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Why didn't I get the voltage drop expected on diode rectifier?

Discussion in 'General Electronics Discussion' started by red913, Jun 5, 2013.

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  1. red913

    red913

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    Mar 22, 2013
    I got some 1N4001 diodes and putting 3 in series gave me a voltage drop of about only .4V. I don't understand why I didn't get more? I need about 3V drop. I'm not quite sure what to look for on the data sheet either. If someone could direct me in what I did wrong or direct me to the proper diode(I think the one I ordered may be incorrect) I would be very grateful.
     
  2. Harald Kapp

    Harald Kapp Moderator Moderator

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    Nov 17, 2011
    What current was flowing?
    A diode has not a sharp corner in the characteristic but a more or less strong knee.
    If you measured the output voltage with a high impedance multimete, current will have been so small that the voltage drop is almost negligible.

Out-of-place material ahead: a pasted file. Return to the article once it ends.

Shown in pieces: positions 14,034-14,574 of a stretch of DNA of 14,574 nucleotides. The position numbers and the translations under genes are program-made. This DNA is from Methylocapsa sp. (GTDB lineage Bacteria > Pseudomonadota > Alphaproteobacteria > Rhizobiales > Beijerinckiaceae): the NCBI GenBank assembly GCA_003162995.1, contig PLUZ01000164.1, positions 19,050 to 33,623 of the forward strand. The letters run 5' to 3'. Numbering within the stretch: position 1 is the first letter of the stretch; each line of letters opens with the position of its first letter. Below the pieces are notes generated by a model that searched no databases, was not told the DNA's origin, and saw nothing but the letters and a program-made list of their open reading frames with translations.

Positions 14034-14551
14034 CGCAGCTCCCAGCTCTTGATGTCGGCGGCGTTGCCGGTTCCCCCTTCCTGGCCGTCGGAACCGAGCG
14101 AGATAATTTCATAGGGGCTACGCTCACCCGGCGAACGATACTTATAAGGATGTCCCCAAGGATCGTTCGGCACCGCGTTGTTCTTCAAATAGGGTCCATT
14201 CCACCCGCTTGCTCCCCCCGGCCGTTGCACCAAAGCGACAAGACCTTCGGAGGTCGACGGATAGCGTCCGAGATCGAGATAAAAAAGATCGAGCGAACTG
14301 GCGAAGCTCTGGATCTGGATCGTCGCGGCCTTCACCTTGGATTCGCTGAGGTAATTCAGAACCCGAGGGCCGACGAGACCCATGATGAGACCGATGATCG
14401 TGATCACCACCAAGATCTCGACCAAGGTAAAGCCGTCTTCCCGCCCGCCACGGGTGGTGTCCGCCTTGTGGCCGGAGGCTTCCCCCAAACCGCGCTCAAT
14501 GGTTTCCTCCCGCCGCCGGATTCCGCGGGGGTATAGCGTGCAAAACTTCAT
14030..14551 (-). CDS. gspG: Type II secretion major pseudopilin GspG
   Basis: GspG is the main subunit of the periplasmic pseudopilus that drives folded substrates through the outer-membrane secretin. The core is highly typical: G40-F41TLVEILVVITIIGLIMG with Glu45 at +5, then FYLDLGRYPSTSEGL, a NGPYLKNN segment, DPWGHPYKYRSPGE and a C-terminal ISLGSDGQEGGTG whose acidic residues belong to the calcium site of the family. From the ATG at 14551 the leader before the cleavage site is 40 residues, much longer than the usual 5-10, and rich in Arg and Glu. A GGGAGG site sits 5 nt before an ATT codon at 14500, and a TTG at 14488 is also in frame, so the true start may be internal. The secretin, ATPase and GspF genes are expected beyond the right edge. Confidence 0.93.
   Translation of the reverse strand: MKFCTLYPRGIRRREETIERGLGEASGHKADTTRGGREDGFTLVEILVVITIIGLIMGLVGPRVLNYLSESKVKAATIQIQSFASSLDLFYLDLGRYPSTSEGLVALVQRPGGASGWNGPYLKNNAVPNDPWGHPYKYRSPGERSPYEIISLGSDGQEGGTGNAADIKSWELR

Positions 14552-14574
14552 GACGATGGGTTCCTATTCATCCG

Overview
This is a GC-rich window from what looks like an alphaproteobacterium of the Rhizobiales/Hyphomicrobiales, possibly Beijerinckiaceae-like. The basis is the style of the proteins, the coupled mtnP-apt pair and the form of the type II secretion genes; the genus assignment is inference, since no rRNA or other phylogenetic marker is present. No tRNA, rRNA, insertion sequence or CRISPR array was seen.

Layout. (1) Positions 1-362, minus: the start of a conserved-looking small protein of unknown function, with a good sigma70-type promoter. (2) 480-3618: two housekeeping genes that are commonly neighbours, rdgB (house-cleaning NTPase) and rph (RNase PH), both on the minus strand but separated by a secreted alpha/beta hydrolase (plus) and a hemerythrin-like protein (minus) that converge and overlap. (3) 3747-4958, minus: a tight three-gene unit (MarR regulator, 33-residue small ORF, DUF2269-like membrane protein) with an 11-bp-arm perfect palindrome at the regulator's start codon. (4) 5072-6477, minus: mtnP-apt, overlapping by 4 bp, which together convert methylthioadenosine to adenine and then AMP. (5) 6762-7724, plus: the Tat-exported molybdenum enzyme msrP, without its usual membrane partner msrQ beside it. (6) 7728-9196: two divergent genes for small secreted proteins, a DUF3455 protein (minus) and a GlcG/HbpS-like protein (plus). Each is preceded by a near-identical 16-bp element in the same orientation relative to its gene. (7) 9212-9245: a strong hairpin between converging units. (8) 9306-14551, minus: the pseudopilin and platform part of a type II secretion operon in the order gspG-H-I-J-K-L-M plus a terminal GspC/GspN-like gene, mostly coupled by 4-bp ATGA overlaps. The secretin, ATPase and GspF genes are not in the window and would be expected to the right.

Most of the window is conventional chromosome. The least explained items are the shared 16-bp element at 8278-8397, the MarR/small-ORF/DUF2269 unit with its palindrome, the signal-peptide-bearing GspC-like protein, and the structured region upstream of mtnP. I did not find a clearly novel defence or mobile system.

Add aload (e.g. 1kOhm resistor) to the output and measure again.
     
  3. red913

    red913

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    Mar 22, 2013
    When adding a resistor it won't function at all. I tried a 1k and 470 ohm one. I Don't have anything to measure current at the moment.
     
  4. davenn

    davenn Moderator

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    Sep 5, 2009
    3 diodes should give you ~ 2V drop with about 0.6 - 0.7 V per diode


    Dave
     
  5. BobK

    BobK

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    Jan 5, 2010
    Actually, if you look at the data sheet, the drop is 1.1V at 1A.

    Bob
     
  6. Harald Kapp

    Harald Kapp Moderator Moderator

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    Nov 17, 2011
    How did you connect the resistor? It sounds like you connected the transistor in parallel to the diodes. That, of course, won't help. Connect the resistor from the output to ground, so it acts as a load to the diodes.

    How then do you measure the voltage drop? Any decent multimeter should have a current range. If not, measure the voltage across the load resistor. From Ohm's law you get I=V/R.
     
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